This article for teachers describes several games, found on the site, all of which have a related structure that can be used to develop the skills of strategic planning.
A Sudoku with clues given as sums of entries.
Ben and his mum are planting garlic. Use the interactivity to help you find out how many cloves of garlic they might have had.
Try this matching game which will help you recognise different ways of saying the same time interval.
The NRICH team are always looking for new ways to engage teachers and pupils in problem solving. Here we explain the thinking behind maths trails.
Find out what a "fault-free" rectangle is and try to make some of your own.
Arrange the four number cards on the grid, according to the rules, to make a diagonal, vertical or horizontal line.
This challenge, written for the Young Mathematicians' Award, invites you to explore 'centred squares'.
First Connect Three game for an adult and child. Use the dice numbers and either addition or subtraction to get three numbers in a straight line.
How many ways can you find to do up all four buttons on my coat? How about if I had five buttons? Six ...?
A game for 2 people. Take turns placing a counter on the star. You win when you have completed a line of 3 in your colour.
Only one side of a two-slice toaster is working. What is the quickest way to toast both sides of three slices of bread?
Use the information to describe these marbles. What colours must be on marbles that sparkle when rolling but are dark inside?
The idea of this game is to add or subtract the two numbers on the dice and cover the result on the grid, trying to get a line of three. Are there some numbers that are good to aim for?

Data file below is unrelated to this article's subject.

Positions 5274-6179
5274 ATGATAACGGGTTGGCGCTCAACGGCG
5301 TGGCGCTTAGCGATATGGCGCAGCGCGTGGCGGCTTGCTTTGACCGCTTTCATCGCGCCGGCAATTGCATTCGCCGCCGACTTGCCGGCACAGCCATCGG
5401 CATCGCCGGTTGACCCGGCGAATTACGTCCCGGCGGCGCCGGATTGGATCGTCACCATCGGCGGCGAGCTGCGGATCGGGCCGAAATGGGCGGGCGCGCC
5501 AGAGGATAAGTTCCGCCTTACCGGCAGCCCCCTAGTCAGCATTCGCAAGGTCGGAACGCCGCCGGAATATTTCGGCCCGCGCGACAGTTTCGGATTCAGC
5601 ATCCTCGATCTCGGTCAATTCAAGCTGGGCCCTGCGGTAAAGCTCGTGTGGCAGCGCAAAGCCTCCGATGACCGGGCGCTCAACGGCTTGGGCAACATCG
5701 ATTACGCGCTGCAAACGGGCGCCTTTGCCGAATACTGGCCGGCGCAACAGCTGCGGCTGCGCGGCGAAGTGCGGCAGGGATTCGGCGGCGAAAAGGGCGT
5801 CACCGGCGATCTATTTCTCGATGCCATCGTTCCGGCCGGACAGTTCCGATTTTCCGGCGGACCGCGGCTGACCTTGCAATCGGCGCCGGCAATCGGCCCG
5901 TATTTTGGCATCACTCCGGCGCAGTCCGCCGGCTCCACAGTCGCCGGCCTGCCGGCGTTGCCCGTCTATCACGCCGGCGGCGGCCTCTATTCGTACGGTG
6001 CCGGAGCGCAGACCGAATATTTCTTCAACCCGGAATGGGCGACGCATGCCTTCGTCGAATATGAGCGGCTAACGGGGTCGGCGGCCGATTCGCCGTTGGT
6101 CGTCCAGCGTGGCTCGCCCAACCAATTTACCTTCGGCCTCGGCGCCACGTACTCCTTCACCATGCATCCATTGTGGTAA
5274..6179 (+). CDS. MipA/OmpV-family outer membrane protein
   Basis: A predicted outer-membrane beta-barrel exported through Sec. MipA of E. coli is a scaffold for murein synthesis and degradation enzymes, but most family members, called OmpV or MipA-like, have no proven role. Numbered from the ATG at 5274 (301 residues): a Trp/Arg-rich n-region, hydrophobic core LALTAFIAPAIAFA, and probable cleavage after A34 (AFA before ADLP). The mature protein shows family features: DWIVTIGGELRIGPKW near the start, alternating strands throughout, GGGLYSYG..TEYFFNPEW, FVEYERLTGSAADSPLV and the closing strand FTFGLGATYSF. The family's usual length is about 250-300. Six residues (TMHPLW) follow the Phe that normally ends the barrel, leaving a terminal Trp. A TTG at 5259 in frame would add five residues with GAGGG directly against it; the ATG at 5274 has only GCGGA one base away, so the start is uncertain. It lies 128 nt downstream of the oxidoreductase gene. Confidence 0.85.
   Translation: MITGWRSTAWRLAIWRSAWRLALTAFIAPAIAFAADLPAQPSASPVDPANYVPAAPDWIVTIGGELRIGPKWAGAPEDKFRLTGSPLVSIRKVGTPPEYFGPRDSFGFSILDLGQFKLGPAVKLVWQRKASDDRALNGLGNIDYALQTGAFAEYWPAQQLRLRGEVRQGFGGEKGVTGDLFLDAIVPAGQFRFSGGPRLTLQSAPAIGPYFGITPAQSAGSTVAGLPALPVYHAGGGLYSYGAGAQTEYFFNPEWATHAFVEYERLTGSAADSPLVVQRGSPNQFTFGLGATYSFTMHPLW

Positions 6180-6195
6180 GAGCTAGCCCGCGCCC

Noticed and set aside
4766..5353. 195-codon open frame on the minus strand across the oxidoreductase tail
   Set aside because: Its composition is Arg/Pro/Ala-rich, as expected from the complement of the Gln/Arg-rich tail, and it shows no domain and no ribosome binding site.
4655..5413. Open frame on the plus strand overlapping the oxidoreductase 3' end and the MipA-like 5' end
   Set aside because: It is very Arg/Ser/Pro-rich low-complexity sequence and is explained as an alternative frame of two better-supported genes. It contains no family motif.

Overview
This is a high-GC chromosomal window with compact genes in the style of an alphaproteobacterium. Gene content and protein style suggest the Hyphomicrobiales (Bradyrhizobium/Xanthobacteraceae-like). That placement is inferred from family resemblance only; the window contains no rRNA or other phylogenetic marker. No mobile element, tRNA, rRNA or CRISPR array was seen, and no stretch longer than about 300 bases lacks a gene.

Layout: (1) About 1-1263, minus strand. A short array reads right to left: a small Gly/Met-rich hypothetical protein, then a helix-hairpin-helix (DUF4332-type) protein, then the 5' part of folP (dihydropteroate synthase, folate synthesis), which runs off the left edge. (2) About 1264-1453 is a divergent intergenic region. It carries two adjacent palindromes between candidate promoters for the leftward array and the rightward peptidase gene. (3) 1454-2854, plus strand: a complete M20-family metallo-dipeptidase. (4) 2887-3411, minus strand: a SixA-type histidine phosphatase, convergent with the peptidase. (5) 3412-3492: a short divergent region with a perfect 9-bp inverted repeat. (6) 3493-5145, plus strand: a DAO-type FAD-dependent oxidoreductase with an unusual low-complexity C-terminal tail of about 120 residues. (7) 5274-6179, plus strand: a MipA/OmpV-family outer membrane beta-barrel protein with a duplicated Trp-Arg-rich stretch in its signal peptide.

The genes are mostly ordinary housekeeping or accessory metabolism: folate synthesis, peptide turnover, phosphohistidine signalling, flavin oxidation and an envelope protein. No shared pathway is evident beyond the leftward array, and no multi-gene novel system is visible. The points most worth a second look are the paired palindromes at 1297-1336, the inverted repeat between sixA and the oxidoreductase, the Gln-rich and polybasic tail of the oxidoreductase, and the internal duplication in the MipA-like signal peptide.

A challenging activity focusing on finding all possible ways of stacking rods.
Solve this Sudoku puzzle whose clues are in the form of sums of the numbers which should appear in diagonal opposite cells.
There are nine teddies in Teddy Town - three red, three blue and three yellow. There are also nine houses, three of each colour. Can you put them on the map of Teddy Town according to the rules?
Hover your mouse over the counters to see which ones will be removed. Click to remover them. The winner is the last one to remove a counter. How you can make sure you win?
Imagine that the puzzle pieces of a jigsaw are roughly a rectangular shape and all the same size. How many different puzzle pieces could there be?
Try out the lottery that is played in a far-away land. What is the chance of winning?
Can you find all the different triangles on these peg boards, and find their angles?
Can you put the numbers 1 to 8 into the circles so that the four calculations are correct?
Can you put the 25 coloured tiles into the 5 x 5 square so that no column, no row and no diagonal line have tiles of the same colour in them?
My coat has three buttons. How many ways can you find to do up all the buttons?
This cube has ink on each face which leaves marks on paper as it is rolled. Can you work out what is on each face and the route it has taken?